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And the contract for NASA’s second Artemis Lunar Lander goes to… Blue Origin!


Blue Origin has been awarded a contract worth $3.4 billion to create a lunar lander called Blue Moon. This lander will be designed, developed, tested, and verified to meet NASA’s requirements for human landing systems and will be used for recurring astronaut expeditions to the moon’s surface. It will be able to dock with Gateway, a space station in lunar orbit where crew transfer can take place. As part of the contract, Blue Origin will conduct an uncrewed demonstration mission to the lunar surface before a crewed demo on the Artemis V mission in 2029.

NASA Administrator Bill Nelson, said,

“Today we are excited to announce Blue Origin will build a human landing system as NASA’s second provider to deliver Artemis astronauts to the lunar surface. We are in a golden age of human spaceflight, which is made possible by NASA’s commercial and international partnerships. Together, we are making an investment in the infrastructure that will pave the way to land the first astronauts on Mars.”

NASA’s SLS (Space Launch System) rocket will transport four astronauts to lunar orbit for the Artemis V mission. The Orion spacecraft will be used for the launch. Following Orion’s docking with Gateway, two of the astronauts will transfer to Blue Origin’s human landing system and embark on a weeklong expedition to the Moon’s South Pole region. Their activities will include conducting scientific research and exploring the area.

The Artemis V mission is a significant milestone for NASA as it showcases the agency’s ability to explore the Moon while establishing the necessary infrastructure to support future missions in lunar orbit and on the surface. This mission is a crucial part of NASA’s Moon to Mars exploration approach.

The inclusion of another partner for the human landing system in NASA’s Artemis program will offer numerous benefits. It will foster healthy competition, bring down costs for taxpayers, establish a consistent schedule of lunar landings, promote investment in the lunar economy, and aid NASA in accomplishing its objectives on the Moon and in its vicinity, all in preparation for future manned missions to Mars.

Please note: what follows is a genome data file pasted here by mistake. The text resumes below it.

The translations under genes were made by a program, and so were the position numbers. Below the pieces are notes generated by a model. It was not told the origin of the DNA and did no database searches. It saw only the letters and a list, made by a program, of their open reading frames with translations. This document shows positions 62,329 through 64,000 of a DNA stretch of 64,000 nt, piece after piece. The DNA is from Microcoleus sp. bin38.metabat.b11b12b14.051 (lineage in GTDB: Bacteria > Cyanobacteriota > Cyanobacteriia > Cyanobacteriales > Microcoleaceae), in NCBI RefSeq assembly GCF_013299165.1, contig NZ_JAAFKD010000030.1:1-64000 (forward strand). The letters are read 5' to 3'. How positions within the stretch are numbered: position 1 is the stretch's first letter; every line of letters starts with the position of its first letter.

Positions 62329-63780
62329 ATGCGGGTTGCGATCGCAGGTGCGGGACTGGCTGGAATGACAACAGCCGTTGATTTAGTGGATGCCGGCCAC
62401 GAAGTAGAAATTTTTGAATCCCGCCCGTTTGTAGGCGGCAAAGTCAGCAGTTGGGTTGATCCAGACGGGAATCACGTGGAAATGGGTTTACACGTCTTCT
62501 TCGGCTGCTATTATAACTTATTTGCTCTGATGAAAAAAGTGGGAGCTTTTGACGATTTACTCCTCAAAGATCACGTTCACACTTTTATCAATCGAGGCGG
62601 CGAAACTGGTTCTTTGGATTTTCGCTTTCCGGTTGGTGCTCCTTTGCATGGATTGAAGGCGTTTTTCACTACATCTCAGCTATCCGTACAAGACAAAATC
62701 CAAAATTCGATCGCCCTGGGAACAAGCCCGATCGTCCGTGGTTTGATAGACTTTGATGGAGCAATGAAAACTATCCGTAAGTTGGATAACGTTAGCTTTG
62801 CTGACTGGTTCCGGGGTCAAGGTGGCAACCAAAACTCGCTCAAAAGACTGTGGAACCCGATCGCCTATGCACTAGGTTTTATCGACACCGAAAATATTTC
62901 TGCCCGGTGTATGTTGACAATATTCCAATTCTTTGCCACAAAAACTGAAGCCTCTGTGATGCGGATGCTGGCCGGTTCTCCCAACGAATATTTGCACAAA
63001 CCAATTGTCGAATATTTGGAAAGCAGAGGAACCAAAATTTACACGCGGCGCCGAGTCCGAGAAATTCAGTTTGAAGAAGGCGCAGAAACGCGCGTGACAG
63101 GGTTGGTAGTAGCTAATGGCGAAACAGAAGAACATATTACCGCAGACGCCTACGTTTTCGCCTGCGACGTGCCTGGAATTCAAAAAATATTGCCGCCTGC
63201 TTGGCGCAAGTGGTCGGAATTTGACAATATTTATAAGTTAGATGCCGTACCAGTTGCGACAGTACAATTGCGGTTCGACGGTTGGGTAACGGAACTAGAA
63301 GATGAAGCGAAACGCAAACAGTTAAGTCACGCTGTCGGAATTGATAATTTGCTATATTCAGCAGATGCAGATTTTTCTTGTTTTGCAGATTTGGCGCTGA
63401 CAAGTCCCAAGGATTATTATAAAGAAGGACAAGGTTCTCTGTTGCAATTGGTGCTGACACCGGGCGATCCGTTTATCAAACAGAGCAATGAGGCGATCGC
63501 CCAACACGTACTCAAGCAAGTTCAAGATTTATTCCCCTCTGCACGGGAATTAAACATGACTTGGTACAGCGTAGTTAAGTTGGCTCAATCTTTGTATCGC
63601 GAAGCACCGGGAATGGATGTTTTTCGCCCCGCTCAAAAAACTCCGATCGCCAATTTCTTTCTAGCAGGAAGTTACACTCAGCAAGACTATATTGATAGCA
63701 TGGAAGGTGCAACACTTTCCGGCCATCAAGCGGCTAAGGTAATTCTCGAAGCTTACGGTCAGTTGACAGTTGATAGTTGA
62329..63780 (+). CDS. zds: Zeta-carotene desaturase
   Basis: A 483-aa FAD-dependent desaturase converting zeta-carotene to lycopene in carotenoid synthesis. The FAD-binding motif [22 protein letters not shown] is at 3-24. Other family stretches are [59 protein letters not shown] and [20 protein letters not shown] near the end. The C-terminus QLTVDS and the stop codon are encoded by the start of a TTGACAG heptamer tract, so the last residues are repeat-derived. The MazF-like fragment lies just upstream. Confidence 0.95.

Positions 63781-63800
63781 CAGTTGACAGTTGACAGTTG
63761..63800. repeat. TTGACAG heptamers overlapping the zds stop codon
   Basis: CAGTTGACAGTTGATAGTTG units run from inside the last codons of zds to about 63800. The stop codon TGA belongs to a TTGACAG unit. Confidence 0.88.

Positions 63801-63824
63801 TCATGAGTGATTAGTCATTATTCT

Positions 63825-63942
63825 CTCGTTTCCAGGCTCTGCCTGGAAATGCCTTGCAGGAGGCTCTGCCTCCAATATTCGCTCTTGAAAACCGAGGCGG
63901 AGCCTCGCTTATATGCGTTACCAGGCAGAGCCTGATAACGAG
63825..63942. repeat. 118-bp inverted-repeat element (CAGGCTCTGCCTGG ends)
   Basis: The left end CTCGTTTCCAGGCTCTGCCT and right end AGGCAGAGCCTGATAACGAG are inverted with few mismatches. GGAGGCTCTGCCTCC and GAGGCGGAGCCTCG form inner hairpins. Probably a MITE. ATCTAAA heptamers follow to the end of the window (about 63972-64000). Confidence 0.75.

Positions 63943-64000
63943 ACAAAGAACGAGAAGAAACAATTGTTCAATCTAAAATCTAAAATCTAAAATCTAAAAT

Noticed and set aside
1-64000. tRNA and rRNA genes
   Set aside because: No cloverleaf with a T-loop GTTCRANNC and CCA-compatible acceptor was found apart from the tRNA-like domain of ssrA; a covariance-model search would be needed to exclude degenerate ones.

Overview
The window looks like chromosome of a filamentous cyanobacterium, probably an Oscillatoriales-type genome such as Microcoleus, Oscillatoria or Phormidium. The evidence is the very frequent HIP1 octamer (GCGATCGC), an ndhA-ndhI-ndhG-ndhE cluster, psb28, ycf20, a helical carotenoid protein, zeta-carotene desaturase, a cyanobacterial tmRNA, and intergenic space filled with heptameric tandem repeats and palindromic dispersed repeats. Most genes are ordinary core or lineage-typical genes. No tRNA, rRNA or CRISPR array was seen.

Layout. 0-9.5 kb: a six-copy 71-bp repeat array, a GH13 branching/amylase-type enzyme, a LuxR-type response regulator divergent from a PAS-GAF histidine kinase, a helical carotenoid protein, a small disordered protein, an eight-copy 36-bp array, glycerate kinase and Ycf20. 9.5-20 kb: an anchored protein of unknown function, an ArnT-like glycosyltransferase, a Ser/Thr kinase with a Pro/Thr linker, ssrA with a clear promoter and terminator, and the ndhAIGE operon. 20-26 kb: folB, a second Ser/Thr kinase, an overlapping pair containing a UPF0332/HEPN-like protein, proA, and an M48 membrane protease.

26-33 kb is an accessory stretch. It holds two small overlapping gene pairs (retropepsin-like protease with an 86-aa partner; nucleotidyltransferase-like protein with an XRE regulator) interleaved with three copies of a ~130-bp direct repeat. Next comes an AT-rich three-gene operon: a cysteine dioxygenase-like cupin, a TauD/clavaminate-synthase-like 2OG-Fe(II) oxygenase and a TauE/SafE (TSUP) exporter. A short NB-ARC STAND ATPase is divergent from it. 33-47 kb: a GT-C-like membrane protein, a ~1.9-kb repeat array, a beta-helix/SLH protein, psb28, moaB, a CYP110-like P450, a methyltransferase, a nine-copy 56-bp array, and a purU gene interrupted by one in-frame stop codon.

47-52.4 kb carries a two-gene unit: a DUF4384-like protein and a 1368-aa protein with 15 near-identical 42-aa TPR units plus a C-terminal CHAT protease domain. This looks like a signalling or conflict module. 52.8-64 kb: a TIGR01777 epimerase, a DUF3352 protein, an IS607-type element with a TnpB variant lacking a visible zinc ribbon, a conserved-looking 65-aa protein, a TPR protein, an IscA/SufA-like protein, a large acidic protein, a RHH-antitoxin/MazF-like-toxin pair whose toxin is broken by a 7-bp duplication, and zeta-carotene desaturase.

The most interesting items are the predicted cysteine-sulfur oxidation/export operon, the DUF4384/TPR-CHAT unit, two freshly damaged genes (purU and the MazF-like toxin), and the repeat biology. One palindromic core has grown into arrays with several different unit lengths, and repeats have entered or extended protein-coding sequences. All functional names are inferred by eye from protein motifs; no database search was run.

NASA had previously engaged SpaceX to showcase an initial human landing system for the Artemis III mission. As per the agreement, NASA had also requested SpaceX to enhance its design to comply with the agency’s specifications for sustainable exploration and to showcase the lander on Artemis IV.

Following the contract with Blue Origin to exhibit a lander that conforms to the same sustainable lander requirements, including the ability to accommodate larger crews, longer mission durations, and transporting more mass to the Moon, several contenders will now be accessible to compete for upcoming opportunities to fulfill NASA’s lunar surface access needs for Artemis missions.

Lisa Watson-Morgan, manager, Human Landing System Program at NASA’s Marshall Space Flight Center in Huntsville, Alabama, explained the importance of dual lunar lander designs,

“Having two distinct lunar lander designs, with different approaches to how they meet NASA’s mission needs, provides more robustness and ensures a regular cadence of Moon landings. This competitive approach drives innovation, brings down costs, and invests in commercial capabilities to grow the business opportunities that can serve other customers and foster a lunar economy.”

NASA plans to use Artemis to send astronauts on a mission to explore the Moon for scientific discovery, economic benefits, and to establish a base for future crewed missions to Mars. This incredible mission will include the first woman and person of color to ever set foot on the Moon. The SLS rocket, Orion, Gateway, advanced spacesuits, and human landing systems are all essential components that make up NASA’s foundation for deep space exploration.

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